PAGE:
Audiobook Review: ‘Firekeeper’s Daughter’

I’ve seen this book around for a few months now and many friends have said how much they enjoyed it, so I finally decided to give this a try – and I’m so glad I did. There was a lot of hype around this book and I’m pleased to say, it lives up to or exceeds that hype.

Title: Firekeeper’s Daughter
Author: Angeline Boulley 
Series: Standalone
Genres: Mystery, Thriller, Contemporary

Goodreads Summary

Firekeeper’s Daughter is one of those books you really need to experience for yourself. I recommend going in without knowing too much – that’s what I did and I was pleasantly surprised.

This book is everything I never knew I wanted. A mystery/thriller with Native American characters with contemporary Native American culture and language (Anishinaabemowin) prevalent throughout the book. This book is set in 2004, so while its not present, it’s still contemporary. This is considered “young adult” but I’d consider this on the higher end of YA, or even “new adult” – the characters are seniors in high school or in college – but this is a story everyone should read and can benefit from.

The author herself is Native American and I truly cannot think of another young adult contemporary novel about Native Americans by a Native American.

Daunis is a fantastic protagonist – she is biracial, with a Native American father and white mother. She is connected to her tribal community but some see her as too much of her mother and not one of them, but she becomes part of the community nonetheless and is loved by many. She is a strong 18-year-old young woman entering her first year of college, but stays close to home to help care for her family.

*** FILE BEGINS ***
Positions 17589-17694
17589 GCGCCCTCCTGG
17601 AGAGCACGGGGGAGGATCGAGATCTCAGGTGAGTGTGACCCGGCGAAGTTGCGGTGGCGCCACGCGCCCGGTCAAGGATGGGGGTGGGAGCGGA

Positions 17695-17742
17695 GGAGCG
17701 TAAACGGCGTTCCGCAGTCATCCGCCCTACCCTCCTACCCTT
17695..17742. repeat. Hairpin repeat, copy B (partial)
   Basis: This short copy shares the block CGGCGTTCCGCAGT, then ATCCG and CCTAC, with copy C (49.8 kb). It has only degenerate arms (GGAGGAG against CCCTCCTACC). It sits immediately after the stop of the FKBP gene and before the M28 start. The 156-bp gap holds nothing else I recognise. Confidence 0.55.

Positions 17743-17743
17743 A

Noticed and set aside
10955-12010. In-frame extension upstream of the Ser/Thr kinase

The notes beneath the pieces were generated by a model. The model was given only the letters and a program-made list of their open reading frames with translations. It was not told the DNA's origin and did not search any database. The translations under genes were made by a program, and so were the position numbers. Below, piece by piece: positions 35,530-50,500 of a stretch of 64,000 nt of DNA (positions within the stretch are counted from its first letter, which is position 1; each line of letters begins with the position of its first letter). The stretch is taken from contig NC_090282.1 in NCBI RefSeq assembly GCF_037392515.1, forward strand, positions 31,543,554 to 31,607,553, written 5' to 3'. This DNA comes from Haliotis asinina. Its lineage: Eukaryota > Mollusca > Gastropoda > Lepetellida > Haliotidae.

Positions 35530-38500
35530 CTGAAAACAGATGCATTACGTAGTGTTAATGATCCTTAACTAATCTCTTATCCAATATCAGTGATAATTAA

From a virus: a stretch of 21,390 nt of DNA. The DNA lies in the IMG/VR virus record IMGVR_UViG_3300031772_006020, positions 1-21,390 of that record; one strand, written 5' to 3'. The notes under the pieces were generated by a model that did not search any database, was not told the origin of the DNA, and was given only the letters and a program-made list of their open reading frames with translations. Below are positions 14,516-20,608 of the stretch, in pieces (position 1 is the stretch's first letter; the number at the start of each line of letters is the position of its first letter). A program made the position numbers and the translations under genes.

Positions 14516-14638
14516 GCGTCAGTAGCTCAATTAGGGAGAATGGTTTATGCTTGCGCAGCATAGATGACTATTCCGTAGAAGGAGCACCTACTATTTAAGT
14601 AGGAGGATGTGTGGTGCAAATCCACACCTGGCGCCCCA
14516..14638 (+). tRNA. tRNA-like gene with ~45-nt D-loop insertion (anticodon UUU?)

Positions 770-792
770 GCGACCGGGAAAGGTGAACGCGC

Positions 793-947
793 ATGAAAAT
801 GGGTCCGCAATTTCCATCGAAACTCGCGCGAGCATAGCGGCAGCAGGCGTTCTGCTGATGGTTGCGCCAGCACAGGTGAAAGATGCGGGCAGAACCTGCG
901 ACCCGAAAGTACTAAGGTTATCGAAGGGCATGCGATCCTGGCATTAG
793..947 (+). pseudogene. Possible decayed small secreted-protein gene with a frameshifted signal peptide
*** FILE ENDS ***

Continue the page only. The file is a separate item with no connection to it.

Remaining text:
This story focuses heavily on hockey as well, and even as someone who knows nothing about any type of sports, I didn’t mind the hockey talk – it was an important aspect of the characters lives, but there weren’t too many hockey game details.

When a new guy comes to town and plays on her brothers senior high school varsity hockey team, Daunis is the one to show him around town and helps him learn the ropes – but she soon learns there is more to him than meets the eye. I really enjoyed Jamie as a character and his interactions with Daunis.

Daunis ends up going undercover for the FBI to learn more from the inside about a meth problem within her community to try and find the culprit. That’s where the thriller mystery aspect comes in – she has to find out who is behind this to save her community before more of her friends and family die from drugs.

I loved the exploration of modern Native experience and culture throughout this book, including the spoken language of Anishinaabemowin. I listened to this as an audiobook and I loved hearing Anishinaabemowin spoken. Some books feel forced with another language sprinkled in with English – this never once felt forced and only made the novel feel more cohesive and genuine.

This is going to be one of my favorite books of 2021, I’m calling it now.

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I loved this book as an audiobook – 10/10 recommend. There is Anishinaabemowin spoken throughout the book and it was incredible to be able to hear it spoken and pronounced. I loved the narrator and would highly recommend listening to this one!

My Rating:

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When books are hyped up a lot, I’m typically left disappointed. That was not the case for Firekeeper’s Daughter. I was engaged and on the edge of my seat the entire time, eager to know what would happen next. That’s exactly what I want from a thriller and this delivered and then some. I loved learning more about modern Native American culture in a contemporary setting. If you’re looking for a good mystery thriller with culture throughout, this is the book for you.

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8 thoughts on “Audiobook Review: ‘Firekeeper’s Daughter’

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